Who’s That Girl

Peter Webber gets in Dutch with his first feature

by Jason Silverman, Telluride Film Watch 2003

The Dutch artist Johannes Vermeer was born in the town of Delft in 1632, and died there in 1675, leaving just 35 paintings and very little else to remember him by. But if a lack of information about Vermeer’s life frustrates art historians—who must wonder what fueled such sublime images—it’s a boon to novelists and filmmakers.

In Girl With a Pearl Earring, the best-selling novel by Tracy Chevalier and now a film directed by Peter Webber, Vermeer’s life is given fictive, but convincing, shape. The story follows the creation of one of Vermeer’s best-known paintings, “Girl With a Pearl Earring,” in which a young woman sits, luminous, gazing toward the painter with a look that’s one-part joy, one-part sadness.

In her novel, Chevalier posed an answer to one of the art world’s more intriguing questions: Who’s that girl? Chevalier called her Griet, imagining her as an 17-year-old forced to support her family after the death of her father. Coming to work at the Vermeer household, Griet becomes the object of Johannes’ fascination, and a pawn in the family’s internecine politics.

The film adaptation of the book, which premieres at Telluride this weekend, stars Colin Firth as Vermeer and Scarlett Johannson as Griet. It’s the first featur by Webber, who has directed numerous documentaries and the Channel Four dramas Men Only and Stretford Wives.

“Vermeer’s life is a blank canvas,” he said, “which is fantastic for us as filmmakers. Tracy was able to weave a fantasy that incorporates the few things we do know. It’s not a biopic—it’s not the life of Vermeer. It’s about a particularly intense set of relationships that happened within the house where the painting was done.”

Webber had been a fan of the painting since studying art history in college. He remembers the first time he saw the work, which hangs at the Mauritshuis Museum in Delft. He was, he said, “moved to tears by its beauty.”

Webber’s appreciation for Vermeer was one reason he landed the directing job. While visiting the production company Archer Street Limited, he saw a print of the painting, and began talking about his admiration for it. Producer Andy Paterson, who had worked on several occasions with Webber, overheard the conversation. Paterson already had optioned Chevalier’s novel an hired Olivia Hetreed to write the script. Now he was looking for a director, and Webber was looking for a film. Paterson invited Webber to read the screenplay.

The film held obvious challenges for a first-time director. It’s a period piece, and, told more with gesture than dialogue, demands nuanced performances from its actors. Still, it seemed to Webber to be a good film to start with. “I‘ve wanted to make a movie since I was 15 years old,” he said. “When you get a chance, especially with material like this, you have to seize it. After I read the script, I knew I could do something with it. I felt a sympathy with the material. In England, filmmakers end up in TV because the film industry is so small. TV is filled with people like me desperately hoping that one day they’ll get to make a movie, and I’m lucky that I got to make one. Of course, I’ve put my time in—it wasn’t like I was sitting home and someone knocked on the door and said, ‘Hey, make a movie.’”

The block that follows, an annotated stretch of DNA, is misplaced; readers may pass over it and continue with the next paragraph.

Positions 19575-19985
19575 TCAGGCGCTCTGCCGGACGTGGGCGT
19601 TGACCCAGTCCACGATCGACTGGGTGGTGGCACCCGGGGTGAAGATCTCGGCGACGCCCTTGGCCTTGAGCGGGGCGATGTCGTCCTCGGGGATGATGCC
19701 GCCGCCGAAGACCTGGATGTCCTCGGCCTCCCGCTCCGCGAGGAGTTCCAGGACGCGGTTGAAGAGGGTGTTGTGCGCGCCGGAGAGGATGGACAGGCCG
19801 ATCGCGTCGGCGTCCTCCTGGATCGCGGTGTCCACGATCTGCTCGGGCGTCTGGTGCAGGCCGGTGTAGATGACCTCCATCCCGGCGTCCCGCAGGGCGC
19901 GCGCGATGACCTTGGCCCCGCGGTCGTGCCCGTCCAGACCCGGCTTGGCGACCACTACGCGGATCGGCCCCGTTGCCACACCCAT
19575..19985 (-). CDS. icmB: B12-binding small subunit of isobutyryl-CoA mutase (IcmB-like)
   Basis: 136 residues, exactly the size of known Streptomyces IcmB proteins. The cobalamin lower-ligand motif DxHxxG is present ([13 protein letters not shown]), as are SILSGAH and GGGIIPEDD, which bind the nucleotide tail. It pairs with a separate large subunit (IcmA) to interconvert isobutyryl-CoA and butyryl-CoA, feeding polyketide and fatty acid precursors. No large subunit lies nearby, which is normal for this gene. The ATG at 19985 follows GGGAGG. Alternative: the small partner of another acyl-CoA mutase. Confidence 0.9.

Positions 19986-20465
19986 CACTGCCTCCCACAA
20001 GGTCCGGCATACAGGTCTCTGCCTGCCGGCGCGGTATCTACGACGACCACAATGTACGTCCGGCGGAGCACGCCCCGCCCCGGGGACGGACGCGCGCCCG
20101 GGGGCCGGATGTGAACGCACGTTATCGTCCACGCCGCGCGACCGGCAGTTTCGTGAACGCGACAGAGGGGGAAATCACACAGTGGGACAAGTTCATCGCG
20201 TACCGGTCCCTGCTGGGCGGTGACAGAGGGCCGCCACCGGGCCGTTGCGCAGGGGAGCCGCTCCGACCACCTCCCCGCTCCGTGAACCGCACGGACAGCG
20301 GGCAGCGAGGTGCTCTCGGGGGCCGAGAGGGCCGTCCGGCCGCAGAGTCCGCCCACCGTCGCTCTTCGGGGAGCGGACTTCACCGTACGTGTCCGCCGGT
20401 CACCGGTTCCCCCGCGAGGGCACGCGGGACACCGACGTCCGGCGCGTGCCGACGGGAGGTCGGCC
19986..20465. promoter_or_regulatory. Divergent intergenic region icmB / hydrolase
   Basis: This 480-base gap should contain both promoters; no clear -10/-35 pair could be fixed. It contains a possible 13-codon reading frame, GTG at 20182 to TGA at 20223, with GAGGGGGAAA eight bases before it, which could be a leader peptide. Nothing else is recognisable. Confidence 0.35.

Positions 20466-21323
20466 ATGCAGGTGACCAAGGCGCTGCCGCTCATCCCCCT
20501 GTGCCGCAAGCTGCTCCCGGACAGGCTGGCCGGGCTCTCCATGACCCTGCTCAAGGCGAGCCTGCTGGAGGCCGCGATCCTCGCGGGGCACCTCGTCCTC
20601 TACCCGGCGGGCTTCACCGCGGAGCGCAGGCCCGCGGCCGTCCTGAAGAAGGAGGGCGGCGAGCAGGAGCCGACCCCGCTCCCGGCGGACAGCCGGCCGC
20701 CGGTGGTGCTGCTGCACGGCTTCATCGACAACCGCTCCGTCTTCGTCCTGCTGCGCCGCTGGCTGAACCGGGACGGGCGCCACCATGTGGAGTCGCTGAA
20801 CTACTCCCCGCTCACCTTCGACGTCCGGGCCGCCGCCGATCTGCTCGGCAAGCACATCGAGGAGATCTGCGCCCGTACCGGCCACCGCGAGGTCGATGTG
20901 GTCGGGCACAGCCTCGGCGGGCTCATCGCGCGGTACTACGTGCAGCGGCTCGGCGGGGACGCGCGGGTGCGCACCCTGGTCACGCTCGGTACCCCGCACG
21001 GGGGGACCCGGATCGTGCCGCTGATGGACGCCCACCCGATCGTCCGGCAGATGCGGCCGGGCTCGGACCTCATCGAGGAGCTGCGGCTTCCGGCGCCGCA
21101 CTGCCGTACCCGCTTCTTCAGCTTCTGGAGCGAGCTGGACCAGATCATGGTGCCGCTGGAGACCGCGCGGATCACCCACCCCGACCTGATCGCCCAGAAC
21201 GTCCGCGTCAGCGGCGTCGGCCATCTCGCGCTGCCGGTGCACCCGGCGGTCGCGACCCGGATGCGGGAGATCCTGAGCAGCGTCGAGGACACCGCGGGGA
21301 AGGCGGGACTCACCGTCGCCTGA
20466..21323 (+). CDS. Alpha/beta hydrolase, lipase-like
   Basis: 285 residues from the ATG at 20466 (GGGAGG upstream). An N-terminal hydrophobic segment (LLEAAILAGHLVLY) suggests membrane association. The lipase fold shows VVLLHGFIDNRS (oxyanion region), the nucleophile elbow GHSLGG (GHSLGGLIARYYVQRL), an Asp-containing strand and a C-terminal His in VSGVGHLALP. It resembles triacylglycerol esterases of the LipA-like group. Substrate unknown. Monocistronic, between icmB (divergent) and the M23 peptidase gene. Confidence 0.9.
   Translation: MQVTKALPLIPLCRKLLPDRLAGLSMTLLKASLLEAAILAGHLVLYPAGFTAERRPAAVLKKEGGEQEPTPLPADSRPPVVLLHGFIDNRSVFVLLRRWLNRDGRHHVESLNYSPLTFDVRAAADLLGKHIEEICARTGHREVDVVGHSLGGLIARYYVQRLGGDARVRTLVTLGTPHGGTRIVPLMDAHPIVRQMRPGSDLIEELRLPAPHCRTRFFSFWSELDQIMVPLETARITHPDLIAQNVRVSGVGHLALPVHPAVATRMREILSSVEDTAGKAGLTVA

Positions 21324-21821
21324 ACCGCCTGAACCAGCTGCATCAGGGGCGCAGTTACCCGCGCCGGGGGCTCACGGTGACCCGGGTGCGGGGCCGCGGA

Webber assembled a talented cast, starting with Firth, a British sex symbol and star of films like The English Patient, Bridget Jones’s Diary and The Importance of Being Earnest, and Johansson, who is becoming one of Hollywood’s most exciting young actresses. The film also features Tom Wilkinson, familiar here for his Oscar-nominated role in In the Bedroom, Cillian Murphy, the star of 28 Days Later and the forthcoming Cold Mountain, along with Essie Davis as Vermeer’s wife and Judy Parfitt as the scheming mother-in-law.

“We were lucky enough to get great actors,” Webber said. “But even with great actors, you never can tell whether the sparks will fly, so you have to use your intuition. Sometimes it’s right and sometimes it’s wrong, and in this case it was definitely right. The performances are what make the movie tick. For me, the painting and everything else is background. The most important thing is a middle-aged man’s obsession with a younger girl, a younger girl falling in love with an impressive older man, and the jealousy around the house. It’s a story about power, money and sex.”

Webber’s crew included cinematographer Eduardo Serra (Wings of a Dove, Map of the Human Heart, Unbreakable) and production designer Ben van Os, best known for his work with Peter Greenaway. Webber gave Serra and van Os other Dutch paintings from the period as a reference: “We wanted to make sure the whole film didn’t look like a Vermeer,” Webber said.

Van Os created a working house to use as the set, planning every detail, from the bustling, lavish central section to the magical and serene studio space where Vermeer painted. “It’s beautiful but not too pretty,” Webber said of the film, “and certainly not like a parade of paintings.” The sets were essential to the film, according to Webber, in part because they served to elicit stronger performances from Firth and Johansson.

“You can do all of the technical stuff, but unless it is sparking between your two central characters, you may as well pack up and go home,” Webber said. “No matter how well written the script, no matter now brilliantly lit and shot and decorated the set is, at the end of the day, it’s two people standing there and whether or not you believe and want to follow their story.”

*Courtesy of Caribou*

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